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Suppose we choose $n$ samples from a set of $N$ elements with replacement. What is the probability of getting $r$ or more (different) elements sampled more than once?

(I already know that for $r=1$ this is the birthday problem, and about calculating the probability for samples, not elements: http://mathforum.org/library/drmath/view/62941.html.)

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up vote 2 down vote accepted

For $1\leq i\leq N$, define $A_i$ to be the event that value $i$ occurs only zero times or one time. From the multinomial distribution we get $$\mathbb{P}(A_1A_2\cdots A_j)=\sum_{s=0}^j{j\choose s}{n\choose s}s!\left({1\over N}\right)^s\left(1-{j\over N}\right)^{n-s}.$$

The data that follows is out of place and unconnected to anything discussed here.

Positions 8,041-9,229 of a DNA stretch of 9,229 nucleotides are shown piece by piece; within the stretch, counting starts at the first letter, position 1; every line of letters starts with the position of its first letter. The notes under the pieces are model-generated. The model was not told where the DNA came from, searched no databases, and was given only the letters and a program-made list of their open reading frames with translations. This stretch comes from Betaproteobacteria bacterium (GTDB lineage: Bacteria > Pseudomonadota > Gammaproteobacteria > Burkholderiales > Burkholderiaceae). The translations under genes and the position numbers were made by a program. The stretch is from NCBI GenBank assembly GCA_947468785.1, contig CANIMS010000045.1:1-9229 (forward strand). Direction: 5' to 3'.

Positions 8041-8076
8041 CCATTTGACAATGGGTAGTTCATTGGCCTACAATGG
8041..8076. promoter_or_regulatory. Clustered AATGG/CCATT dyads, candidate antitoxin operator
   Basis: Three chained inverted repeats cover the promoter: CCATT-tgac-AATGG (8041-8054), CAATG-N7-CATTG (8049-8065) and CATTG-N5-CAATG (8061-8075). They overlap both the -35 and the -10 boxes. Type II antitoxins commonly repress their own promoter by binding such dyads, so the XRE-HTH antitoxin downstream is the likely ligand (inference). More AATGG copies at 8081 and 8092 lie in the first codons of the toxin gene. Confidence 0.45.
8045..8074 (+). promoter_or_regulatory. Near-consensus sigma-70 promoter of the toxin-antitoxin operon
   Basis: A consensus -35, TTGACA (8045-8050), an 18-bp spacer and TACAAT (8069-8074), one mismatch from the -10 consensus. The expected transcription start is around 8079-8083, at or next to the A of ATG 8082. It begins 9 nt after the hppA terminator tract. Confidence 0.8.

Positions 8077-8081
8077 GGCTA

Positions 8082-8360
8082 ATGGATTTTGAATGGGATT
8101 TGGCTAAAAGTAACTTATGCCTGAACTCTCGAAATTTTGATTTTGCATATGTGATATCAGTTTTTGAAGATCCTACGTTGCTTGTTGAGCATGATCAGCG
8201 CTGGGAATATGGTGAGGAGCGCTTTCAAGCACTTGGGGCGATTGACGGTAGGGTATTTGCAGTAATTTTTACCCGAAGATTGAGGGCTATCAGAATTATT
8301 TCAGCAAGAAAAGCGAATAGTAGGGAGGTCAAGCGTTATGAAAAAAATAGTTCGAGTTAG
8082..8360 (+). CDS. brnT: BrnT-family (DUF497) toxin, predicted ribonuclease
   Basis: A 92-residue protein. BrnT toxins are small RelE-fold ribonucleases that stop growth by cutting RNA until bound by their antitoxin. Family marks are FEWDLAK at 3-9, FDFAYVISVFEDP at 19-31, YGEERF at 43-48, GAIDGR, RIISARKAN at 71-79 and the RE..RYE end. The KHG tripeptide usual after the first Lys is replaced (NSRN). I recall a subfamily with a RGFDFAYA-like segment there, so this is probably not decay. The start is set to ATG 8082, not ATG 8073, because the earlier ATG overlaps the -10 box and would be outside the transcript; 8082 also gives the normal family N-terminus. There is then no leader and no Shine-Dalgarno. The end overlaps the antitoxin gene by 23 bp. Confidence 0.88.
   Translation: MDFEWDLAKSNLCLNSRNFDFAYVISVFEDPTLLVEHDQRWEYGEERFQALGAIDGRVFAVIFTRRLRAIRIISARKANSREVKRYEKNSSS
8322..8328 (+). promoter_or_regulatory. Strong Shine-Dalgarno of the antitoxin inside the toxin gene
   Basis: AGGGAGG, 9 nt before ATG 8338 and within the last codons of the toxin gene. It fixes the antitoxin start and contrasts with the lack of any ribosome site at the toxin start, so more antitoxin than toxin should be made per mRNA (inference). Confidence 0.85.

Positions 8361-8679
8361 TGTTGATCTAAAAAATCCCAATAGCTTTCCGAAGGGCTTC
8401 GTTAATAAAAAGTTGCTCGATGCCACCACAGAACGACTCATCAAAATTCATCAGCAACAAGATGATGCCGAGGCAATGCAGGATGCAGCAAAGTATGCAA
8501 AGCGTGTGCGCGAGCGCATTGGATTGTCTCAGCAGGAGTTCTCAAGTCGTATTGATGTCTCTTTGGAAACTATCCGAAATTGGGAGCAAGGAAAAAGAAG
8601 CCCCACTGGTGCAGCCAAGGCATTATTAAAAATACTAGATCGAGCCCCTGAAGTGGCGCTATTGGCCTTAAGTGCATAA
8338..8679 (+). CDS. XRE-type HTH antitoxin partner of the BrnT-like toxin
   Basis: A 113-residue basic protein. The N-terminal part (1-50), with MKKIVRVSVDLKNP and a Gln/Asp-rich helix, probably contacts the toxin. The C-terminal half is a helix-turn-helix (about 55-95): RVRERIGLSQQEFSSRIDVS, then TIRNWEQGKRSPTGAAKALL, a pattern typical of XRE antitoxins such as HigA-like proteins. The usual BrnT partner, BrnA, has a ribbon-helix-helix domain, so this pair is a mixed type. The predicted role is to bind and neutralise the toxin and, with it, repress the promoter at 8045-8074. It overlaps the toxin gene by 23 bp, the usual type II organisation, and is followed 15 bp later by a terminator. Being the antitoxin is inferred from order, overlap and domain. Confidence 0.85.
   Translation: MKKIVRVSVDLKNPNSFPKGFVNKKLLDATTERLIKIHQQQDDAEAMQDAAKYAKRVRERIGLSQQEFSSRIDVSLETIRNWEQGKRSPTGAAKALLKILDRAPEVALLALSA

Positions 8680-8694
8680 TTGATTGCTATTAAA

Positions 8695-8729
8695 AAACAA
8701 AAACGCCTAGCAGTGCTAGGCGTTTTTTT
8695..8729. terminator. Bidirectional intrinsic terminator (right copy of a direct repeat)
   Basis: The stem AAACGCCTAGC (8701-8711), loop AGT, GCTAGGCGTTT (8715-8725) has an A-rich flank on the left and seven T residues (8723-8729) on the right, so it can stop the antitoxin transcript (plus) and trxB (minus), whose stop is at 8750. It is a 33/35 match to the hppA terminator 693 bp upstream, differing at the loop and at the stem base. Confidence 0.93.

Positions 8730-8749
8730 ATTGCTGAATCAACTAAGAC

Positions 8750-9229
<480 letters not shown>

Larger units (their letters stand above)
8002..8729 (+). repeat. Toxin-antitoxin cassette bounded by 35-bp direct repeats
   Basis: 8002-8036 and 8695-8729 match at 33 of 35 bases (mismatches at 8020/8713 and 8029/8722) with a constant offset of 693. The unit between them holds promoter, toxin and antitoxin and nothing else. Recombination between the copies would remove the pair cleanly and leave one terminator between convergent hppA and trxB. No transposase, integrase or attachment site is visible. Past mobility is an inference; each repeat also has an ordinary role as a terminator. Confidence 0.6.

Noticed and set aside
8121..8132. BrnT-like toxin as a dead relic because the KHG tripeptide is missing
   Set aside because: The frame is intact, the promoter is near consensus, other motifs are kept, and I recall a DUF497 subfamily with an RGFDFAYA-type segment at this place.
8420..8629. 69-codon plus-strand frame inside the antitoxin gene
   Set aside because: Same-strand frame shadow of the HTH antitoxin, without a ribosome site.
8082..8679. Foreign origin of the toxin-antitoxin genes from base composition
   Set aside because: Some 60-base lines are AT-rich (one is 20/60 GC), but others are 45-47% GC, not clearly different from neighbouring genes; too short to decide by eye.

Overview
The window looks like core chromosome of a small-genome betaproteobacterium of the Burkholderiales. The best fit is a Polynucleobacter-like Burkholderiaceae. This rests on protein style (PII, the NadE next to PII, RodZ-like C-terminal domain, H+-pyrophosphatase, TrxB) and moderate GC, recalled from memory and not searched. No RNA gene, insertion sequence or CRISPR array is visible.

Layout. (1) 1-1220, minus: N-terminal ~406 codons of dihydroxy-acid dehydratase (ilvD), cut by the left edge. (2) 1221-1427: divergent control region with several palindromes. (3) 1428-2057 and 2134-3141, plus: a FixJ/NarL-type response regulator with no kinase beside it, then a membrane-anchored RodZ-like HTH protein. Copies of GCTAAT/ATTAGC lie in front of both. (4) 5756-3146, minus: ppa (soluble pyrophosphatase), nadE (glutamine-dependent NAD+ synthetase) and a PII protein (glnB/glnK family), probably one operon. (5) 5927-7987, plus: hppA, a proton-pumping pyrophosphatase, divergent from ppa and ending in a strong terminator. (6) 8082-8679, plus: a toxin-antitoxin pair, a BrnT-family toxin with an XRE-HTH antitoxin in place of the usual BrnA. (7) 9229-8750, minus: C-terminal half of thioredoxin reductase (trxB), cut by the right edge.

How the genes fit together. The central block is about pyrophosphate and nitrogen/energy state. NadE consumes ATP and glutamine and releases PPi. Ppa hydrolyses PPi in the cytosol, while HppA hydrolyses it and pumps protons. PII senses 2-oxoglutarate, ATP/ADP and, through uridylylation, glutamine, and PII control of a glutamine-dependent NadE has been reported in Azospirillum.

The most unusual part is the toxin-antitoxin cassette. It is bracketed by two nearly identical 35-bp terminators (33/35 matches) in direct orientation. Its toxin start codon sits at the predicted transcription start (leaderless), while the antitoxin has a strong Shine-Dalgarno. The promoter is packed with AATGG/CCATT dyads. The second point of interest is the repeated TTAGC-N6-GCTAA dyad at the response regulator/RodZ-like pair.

Then the inclusion-exclusion formula gives $$\mathbb{P}(\mbox{at least }k\mbox{ of the }A_i\mbox{s occur})=\sum_{j=k}^N(-1)^{j-k}{j-1\choose j-k}{N\choose j}\mathbb{P}(A_1A_2\cdots A_j).$$

You want to substitute $k=N-r+1$ above, and subtract from 1. That is, $$\mathbb{P}(\mbox{at least }r\mbox{ repeated values})=1-\mathbb{P}(\mbox{at least }N-r+1\mbox{ of the }A_i\mbox{s occur}).$$

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